Wednesday, July 5, 2017
Of North Korean ICBM tests and sex-robot "ethics"
"The good gets better and the bad gets worse."
- Mose Allison
On several recent Sundays, my pastor has prefaced his sermon by saying he was going to delve into a topic so controversial that most modern pastors of most stripes avoid it: end times.
For one thing, it's a fool's errand. Just ask William Miller, the Baptist preacher who, two years in a row, convinced his congregation to gather on a Vermont hillside to witness the Second Coming. (A core of diehards, even after the second year's gathering, stayed together under the leadership of Ellen White and came out to Battle Creek, Michigan and founded the Seventh-Day Adventists.)
And the buzz-saw cacophony of life in this fallen realm rarely calms down to a level so unusual it's worth remarking upon, if you'll notice.
Still, history shows us that there are times when there's a clear spike in the intensity of human folly.
Yesterday, I mentioned, in the course of my Independence Day post, that there's a thread of sanguine outlook that one has found over the past several years - and often from smart and principled people on the right; pieces on the subject from Kevin Williamson and Victor Davis Hanson come to mind - that makes a compelling case that we've never had it so good.
It's hard to argue with the abundance of evidence they cite: cell phones that allow us to instantly retrieve pretty much any information, however esoteric, we wish to get, medical advances that have put most diseases known to our species behind us, opportunities to prosper in an array of exciting fields of endeavor, and, yes, the enduring stability of representative democracy as the form of government in a number of nations.
I won't run through, yet again, my plethora of evidence to the contrary. I did so yesterday, and have enumerated them many times on this blog.
Rather, let me put on the table two items of fresh evidence to be found on this morning's Drudge Report: North Korea's ICBM test and its diplomatic aftermath, and a "code of ethics" shaping up among the world's makers of sex robots that would put the making of sex robots explicitly designed to look and sound like children off-limits.
I kind of surprise myself that I don't blog more often about the ratcheting up of tensions between North Korea and - well, the world, actually. But the fact is that even the wonkiest think pieces about the subject, penned by the most erudite strategists applying their minds to the matter, tend to end their essays with a paragraph the gist of which is, "There are no good options. This is about as tough a conundrum as the world has faced."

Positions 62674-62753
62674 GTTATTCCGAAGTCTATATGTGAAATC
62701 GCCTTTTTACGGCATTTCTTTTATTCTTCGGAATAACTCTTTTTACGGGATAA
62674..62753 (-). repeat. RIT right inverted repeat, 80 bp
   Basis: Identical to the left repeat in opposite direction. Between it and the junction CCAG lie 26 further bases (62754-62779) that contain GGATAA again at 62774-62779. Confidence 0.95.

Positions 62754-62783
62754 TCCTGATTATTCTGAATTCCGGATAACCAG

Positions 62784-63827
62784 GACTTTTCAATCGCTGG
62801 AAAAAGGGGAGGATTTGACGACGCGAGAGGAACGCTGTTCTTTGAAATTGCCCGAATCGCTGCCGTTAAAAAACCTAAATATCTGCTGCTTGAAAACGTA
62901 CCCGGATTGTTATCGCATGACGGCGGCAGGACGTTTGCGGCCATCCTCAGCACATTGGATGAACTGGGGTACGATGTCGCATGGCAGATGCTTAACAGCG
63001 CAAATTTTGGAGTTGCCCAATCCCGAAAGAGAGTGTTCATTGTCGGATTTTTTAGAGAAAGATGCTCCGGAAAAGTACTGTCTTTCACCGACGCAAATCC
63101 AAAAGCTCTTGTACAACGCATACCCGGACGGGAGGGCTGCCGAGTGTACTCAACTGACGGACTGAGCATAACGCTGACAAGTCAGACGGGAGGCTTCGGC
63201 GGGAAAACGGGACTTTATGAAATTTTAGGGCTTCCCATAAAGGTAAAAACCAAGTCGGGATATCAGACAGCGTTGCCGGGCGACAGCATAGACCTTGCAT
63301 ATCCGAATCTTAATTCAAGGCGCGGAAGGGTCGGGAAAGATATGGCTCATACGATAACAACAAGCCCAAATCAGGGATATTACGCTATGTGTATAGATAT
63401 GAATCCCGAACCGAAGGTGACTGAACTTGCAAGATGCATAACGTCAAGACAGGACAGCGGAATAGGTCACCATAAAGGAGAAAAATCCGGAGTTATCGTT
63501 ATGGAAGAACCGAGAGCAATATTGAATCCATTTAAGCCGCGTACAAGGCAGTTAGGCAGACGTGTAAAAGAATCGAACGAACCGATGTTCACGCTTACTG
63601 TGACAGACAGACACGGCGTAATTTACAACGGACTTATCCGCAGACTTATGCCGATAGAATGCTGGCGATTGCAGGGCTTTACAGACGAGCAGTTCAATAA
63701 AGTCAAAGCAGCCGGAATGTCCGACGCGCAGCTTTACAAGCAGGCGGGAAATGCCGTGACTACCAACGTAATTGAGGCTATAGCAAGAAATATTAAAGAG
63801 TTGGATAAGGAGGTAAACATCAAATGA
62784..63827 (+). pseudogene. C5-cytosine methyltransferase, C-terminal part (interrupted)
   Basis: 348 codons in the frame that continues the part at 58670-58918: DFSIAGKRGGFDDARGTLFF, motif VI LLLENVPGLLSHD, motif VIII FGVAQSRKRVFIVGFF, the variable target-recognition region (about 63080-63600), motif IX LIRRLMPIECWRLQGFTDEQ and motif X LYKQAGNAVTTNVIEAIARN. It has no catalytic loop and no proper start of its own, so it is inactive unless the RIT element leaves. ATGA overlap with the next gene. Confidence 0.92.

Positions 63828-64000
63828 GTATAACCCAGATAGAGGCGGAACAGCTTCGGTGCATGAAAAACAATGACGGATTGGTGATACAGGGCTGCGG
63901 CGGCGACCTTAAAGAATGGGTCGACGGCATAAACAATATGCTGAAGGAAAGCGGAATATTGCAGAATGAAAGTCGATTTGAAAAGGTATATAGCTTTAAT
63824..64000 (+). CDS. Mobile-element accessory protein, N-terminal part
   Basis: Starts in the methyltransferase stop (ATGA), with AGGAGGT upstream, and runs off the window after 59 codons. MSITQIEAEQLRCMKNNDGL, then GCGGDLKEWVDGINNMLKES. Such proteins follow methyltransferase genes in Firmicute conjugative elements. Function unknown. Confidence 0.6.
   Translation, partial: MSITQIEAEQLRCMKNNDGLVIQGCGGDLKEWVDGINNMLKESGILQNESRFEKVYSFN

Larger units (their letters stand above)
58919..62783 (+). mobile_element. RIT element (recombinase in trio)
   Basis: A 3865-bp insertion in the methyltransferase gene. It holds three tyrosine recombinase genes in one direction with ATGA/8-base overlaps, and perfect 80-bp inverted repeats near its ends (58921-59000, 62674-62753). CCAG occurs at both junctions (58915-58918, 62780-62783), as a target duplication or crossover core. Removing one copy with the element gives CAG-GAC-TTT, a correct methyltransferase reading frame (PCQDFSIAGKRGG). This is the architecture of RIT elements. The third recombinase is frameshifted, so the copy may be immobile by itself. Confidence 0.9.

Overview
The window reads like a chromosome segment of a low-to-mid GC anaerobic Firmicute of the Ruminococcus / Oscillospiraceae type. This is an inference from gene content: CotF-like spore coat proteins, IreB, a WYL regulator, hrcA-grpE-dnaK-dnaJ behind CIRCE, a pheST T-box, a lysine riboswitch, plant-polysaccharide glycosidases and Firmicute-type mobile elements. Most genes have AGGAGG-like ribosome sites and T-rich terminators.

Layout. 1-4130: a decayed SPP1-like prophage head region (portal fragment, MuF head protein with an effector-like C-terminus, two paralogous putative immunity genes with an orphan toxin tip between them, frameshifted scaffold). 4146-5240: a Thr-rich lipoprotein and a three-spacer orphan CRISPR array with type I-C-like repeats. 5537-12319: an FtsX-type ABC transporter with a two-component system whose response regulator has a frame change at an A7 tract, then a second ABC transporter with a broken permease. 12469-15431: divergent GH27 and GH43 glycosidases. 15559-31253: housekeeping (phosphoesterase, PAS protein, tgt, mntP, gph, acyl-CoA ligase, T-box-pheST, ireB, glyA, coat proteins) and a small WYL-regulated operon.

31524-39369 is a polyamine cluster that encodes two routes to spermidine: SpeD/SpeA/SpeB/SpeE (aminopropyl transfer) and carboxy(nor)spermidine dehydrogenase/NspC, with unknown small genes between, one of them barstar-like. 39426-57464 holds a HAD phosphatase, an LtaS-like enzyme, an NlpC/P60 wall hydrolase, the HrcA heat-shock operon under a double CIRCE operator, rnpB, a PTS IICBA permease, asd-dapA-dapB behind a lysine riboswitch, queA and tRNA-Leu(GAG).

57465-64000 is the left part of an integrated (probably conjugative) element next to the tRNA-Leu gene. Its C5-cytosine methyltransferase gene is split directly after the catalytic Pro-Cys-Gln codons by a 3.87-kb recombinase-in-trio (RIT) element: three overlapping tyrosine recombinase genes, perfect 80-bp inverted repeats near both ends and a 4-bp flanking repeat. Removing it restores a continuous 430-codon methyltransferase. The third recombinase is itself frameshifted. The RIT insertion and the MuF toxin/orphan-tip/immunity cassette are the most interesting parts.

Then there's the sex-robot-ethics story.
There's a general sound of alarm that we ought to heed that questions what will be left for human beings to do for their livelihoods as automation pervades more and more of the world of work.
And now comes the possibility that we won't even need our fellow human beings for . . .
. . . what?
What is sex for?
Once in a while we catch a glimpse of a pair of dogs or cats in the throes of instinctual impulse, an act which, in nature's clever design, will perpetuate their species.
But the literature, including scripture, produced by our species on the subject attests to at least the possibility of more noble reasons for human beings to interact thusly.
Because we have souls, and therefore the capacity for love, we form families, in which the children produced thereby can find encouragement, trust, comfort and loyalty, and can learn supremely important lessons about cultivating a dignified bearing, a sense of humor, a work ethic and a yearning for God.
The cynic will point out that adultery has always been with us, as has sex untethered from marriage, and that the whole matter boils down to self-gratification not much elevated from the above-mentioned dogs and cats.
C.S. Lewis discusses a passage from Orwell's 1984 in which the protagonist demands of the heroine that she tell him with the utmost conviction that she adores the bodily sensation of orgasm. He wants to hear that she craves not him, but the experience contained solely within herself.
And that's the ultimately terrifying thing about a libertine view of sexuality. It reduces our fellow human beings to objects of our gratification. Secondary considerations are eroded until we no longer even consider them. And then, yes, we are reduced to the level of dogs and cats.
We've now made that possible. Consider that pathetic spectacle of someone engaged in union with a robot, the "human" partner bringing to bear all the passion we're familiar with: the heavy breath, the pronounced veins in the forehead, the sweat. A brute animal getting off with a machine.
Do not both of these disparate stories from today's news lineup have in common the theme of the human being deciding to jettison his humanity?
So much for being made in His image and likeness.
It was for just such decisions on our part that a flood and fire and brimstone were imposed upon a hopeless world.
This may not be a peak moment compared to various other times in human history. In any event, an astute person will take such indicative developments as a reminder to be vigilant.
You want your lamp well-oiled for the moment of reckoning, and that will surely come.